Convicted Theranos founder Elizabeth Holmes will report to prison in two weeks


Theranos founder Elizabeth Holmes will report to prison on May 30, a federal judge ruled Wednesday afternoon, after her request to avoid prison while appealing her conviction on fraud charges was rejected.
Former Theranos CEO Elizabeth Holmes. Image: Getty
Key Takeaways
  • Holmes is required to report to prison—likely in a minimum-security prison in Bryan, Texas—no later than 2 p.m. on May 30 to begin her 11-year sentence for defrauding investors in Theranos, Judge Edward J. Davila said.
  • Holmes’ request to stay out of prison while she appeals her fraud conviction was denied Tuesday by the Ninth Circuit Court of Appeals, with a panel of judges ruling her appeal was unlikely to result in her sentence being overturned.
  • On Wednesday, attorneys for Holmes filed a request—unopposed by federal prosecutors—that May 30 be the date set for Holmes to begin her sentence, saying she needed some time to “make preparations,” such as “medical and child-care arrangements in anticipation of beginning her 135-month sentence,” CBS San Francisco reported; Holmes has two children with her partner William Evans.
Key Background

Holmes was convicted on four counts of defrauding Theranos investors last year and sentenced in November. Her co-conspirator and former Theranos executive Ramesh “Sunny” Balwani was convicted of 12 charges of defrauding Theranos investors and patients and began serving his almost 13-year sentence in April.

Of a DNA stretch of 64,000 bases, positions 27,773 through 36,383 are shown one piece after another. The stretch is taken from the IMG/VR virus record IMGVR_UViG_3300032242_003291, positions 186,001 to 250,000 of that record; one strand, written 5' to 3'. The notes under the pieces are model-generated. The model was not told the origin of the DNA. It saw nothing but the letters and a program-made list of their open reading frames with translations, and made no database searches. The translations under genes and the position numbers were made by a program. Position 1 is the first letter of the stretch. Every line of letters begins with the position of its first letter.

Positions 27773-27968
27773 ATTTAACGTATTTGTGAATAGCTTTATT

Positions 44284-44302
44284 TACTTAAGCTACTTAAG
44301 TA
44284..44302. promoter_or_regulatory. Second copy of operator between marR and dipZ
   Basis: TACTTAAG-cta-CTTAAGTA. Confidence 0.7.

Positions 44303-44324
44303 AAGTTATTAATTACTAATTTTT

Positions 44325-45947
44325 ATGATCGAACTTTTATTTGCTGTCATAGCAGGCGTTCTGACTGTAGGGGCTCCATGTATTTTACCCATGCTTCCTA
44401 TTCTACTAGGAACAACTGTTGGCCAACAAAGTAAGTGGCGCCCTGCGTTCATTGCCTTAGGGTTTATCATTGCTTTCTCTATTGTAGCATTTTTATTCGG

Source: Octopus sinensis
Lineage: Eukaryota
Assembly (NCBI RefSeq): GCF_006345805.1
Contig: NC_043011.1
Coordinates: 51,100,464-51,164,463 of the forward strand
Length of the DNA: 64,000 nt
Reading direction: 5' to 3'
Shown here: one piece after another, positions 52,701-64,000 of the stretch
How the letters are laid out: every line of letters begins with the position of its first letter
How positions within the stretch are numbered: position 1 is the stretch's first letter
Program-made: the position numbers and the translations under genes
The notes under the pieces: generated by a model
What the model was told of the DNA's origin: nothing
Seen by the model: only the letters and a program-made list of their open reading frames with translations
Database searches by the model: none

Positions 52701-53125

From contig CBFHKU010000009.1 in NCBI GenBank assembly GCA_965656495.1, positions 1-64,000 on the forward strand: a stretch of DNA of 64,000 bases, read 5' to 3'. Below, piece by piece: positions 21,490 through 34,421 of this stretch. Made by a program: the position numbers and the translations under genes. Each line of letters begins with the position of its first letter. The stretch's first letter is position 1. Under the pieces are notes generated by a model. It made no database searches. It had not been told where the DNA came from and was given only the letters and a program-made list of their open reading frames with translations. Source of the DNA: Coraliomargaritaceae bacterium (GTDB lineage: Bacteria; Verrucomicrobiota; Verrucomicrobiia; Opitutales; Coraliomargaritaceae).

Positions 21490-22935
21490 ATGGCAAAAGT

Holmes was originally scheduled to begin serving her sentence on April 27, but that was delayed while an appellate court considered her plea to stay out of prison.

Federal prosecutors in the past have repeatedly expressed opposition to her requests, declaring Holmes a flight risk after she bought a one-way ticket to Mexico once she had been convicted of fraud, leading prosecutors to allege she “attempt(ed) to flee the country.”

Big Number

$452,047,268. That’s how much the Northern District of California federal court ordered Holmes and her former deputy Ramesh “Sunny” Balwani to pay each in restitution to investors affected by their “fraud conspiracy.”

This story was first published on and all figures are in USD.

Forbes Australia issue no.4 is out now. Tap here to secure your copy or become a member here.

Look back on the week that was with hand-picked articles from Australia and around the world. Sign up to the Forbes Australia newsletter here.

More from Forbes Australia